Serializing Java objects to JSON using Jackson

In modern software development, it is common to have applications that need to communicate with each other using different data formats. One popular data format for communication is JSON (JavaScript Object Notation) due to its simplicity and flexibility. Jackson is a popular Java library that allows us to easily serialize Java objects to JSON and vice versa. In this article, we will explore how to serialize Java objects to JSON using Jackson.

Setting up Jackson

To start using Jackson for serializing Java objects to JSON, we first need to add the Jackson library to our project. If you are using Maven, you can add the following dependency to your pom.xml file:


After adding the dependency, you are ready to start serializing Java objects to JSON.

Serializing Java objects to JSON

To serialize a Java object to JSON using Jackson, we can follow these simple steps:

  1. Create an instance of ObjectMapper, which is the main class provided by Jackson for converting between Java objects and JSON.
  2. Call the writeValueAsString() method on the ObjectMapper instance, passing the Java object to be serialized as a parameter.
  3. The writeValueAsString() method will return a JSON string representation of the Java object.

Let's take a look at an example. Suppose we have a Person class as follows:

public class Person {
    private String name;
    private int age;

    // constructors, getters, and setters omitted for brevity

Now, let's see how to serialize a Person object to JSON:

import com.fasterxml.jackson.databind.ObjectMapper;

public class Main {
    public static void main(String[] args) throws Exception {
        Person person = new Person("John Doe", 30);

        ObjectMapper objectMapper = new ObjectMapper();
        String json = objectMapper.writeValueAsString(person);


In the above example, we create a Person object with the name "John Doe" and age 30. Then, we create an instance of ObjectMapper and call the writeValueAsString() method, passing the person object as a parameter. Finally, the JSON string representation of the person object is printed to the console.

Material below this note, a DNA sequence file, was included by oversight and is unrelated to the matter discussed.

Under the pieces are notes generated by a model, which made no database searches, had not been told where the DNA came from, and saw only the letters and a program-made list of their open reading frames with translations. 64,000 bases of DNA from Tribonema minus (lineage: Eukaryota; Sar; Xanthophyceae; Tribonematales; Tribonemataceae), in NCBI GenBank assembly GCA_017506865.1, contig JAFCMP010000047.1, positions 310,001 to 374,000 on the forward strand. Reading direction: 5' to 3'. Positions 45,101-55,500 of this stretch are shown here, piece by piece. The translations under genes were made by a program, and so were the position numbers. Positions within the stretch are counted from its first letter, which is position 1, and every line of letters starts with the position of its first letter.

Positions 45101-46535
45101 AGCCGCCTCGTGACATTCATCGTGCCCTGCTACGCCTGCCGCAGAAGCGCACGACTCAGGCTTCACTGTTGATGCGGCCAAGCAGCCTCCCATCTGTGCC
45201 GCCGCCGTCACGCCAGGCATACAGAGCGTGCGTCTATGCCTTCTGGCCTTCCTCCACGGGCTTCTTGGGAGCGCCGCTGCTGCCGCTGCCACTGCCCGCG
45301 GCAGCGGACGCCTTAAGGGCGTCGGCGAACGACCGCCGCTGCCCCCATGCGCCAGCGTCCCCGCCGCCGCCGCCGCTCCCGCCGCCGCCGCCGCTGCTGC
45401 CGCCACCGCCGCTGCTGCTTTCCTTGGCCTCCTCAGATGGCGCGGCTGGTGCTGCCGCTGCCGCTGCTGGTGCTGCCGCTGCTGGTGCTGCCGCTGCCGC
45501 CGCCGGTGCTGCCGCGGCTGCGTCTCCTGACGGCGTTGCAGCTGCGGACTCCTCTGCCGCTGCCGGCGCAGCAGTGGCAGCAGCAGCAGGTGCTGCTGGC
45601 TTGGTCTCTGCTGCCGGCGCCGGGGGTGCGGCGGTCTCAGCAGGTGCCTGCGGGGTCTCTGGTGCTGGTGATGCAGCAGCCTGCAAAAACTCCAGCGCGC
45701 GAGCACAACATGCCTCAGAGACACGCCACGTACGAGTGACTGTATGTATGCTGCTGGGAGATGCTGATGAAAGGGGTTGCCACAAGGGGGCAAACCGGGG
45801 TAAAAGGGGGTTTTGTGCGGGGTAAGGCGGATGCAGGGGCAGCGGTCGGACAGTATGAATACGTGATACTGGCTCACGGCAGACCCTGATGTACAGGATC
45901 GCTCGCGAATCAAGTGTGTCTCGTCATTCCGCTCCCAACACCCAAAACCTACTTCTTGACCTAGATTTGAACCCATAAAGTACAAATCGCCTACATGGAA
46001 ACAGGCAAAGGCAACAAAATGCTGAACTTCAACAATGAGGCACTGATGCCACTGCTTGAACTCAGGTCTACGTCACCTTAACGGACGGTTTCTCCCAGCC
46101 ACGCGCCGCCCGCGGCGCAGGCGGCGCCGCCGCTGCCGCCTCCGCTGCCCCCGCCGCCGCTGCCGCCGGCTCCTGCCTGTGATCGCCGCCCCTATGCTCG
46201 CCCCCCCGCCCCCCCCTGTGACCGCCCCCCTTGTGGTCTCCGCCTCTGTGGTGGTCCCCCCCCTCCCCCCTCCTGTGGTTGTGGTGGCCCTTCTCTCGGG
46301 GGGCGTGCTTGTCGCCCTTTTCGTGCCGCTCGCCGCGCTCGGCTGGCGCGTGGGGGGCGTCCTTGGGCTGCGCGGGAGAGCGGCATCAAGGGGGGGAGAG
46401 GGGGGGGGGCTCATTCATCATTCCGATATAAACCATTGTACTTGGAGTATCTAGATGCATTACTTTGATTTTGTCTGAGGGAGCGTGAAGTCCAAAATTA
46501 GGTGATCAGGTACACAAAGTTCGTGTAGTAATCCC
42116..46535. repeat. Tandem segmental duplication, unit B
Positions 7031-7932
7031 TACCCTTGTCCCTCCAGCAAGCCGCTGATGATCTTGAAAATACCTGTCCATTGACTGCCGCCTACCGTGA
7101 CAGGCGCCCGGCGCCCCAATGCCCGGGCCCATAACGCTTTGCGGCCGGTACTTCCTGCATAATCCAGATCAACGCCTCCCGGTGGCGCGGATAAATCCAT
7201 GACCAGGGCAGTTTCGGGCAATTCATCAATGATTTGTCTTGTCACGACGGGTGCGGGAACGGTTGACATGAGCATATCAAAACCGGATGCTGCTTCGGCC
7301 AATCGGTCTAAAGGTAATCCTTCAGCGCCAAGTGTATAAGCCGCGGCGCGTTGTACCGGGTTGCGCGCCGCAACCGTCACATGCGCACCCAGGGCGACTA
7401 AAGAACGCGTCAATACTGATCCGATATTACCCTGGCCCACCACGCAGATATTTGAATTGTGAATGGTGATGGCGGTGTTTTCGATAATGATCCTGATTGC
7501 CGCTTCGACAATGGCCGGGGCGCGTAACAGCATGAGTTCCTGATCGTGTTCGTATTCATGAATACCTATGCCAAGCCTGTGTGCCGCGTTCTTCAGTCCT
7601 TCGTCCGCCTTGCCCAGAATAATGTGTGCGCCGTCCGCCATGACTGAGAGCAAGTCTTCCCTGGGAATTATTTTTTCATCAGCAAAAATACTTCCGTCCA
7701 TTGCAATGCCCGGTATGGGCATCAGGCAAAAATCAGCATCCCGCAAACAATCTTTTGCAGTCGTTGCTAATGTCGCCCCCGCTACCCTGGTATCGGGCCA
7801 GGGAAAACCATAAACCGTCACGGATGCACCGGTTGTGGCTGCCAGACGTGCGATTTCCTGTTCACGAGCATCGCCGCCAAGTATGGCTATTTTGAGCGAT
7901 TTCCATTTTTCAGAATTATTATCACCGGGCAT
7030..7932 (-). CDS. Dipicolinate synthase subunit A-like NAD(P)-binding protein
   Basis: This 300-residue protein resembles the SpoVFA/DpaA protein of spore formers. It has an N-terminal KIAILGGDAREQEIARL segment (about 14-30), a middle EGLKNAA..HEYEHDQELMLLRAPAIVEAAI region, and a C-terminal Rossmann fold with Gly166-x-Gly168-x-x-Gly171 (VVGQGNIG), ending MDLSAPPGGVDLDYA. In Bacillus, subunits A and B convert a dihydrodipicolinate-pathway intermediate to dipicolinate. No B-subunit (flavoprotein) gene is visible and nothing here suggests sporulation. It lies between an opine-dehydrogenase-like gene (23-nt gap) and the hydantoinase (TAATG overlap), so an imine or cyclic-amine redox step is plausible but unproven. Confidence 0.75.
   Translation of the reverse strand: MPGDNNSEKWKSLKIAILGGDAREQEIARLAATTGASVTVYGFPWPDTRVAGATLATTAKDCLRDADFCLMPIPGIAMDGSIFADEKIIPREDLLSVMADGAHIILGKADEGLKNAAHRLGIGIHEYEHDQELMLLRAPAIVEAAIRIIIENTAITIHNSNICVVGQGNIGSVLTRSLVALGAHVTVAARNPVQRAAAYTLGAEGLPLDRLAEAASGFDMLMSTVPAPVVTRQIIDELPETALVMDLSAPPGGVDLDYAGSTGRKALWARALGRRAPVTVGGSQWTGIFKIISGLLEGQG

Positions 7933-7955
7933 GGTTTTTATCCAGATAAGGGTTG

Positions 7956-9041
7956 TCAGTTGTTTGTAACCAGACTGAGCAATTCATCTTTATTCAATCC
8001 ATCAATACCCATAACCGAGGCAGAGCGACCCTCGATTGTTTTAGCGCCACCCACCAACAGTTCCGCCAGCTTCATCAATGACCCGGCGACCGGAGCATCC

The output of the above code will be:

{"name":"John Doe","age":30}

As you can see, the name and age fields of the Person object are serialized to JSON.

Customizing serialization

Jackson provides various annotations and configuration options to customize the serialization process. For example, you can use the @JsonProperty annotation to specify a different name for a property in the generated JSON. You can also use the @JsonFormat annotation to specify a custom date or time format for a property.

Additionally, you can configure the ObjectMapper instance with different serialization features, such as including null properties in the JSON output or ordering properties alphabetically.


In this article, we have explored how to serialize Java objects to JSON using Jackson. We have seen how to set up Jackson in a Java project and how to use the ObjectMapper class to convert Java objects to their JSON representations. We have also briefly mentioned customizing the serialization process using annotations and configuration options. With Jackson, serializing Java objects to JSON becomes a straightforward task, enabling seamless communication between different parts of a software system.

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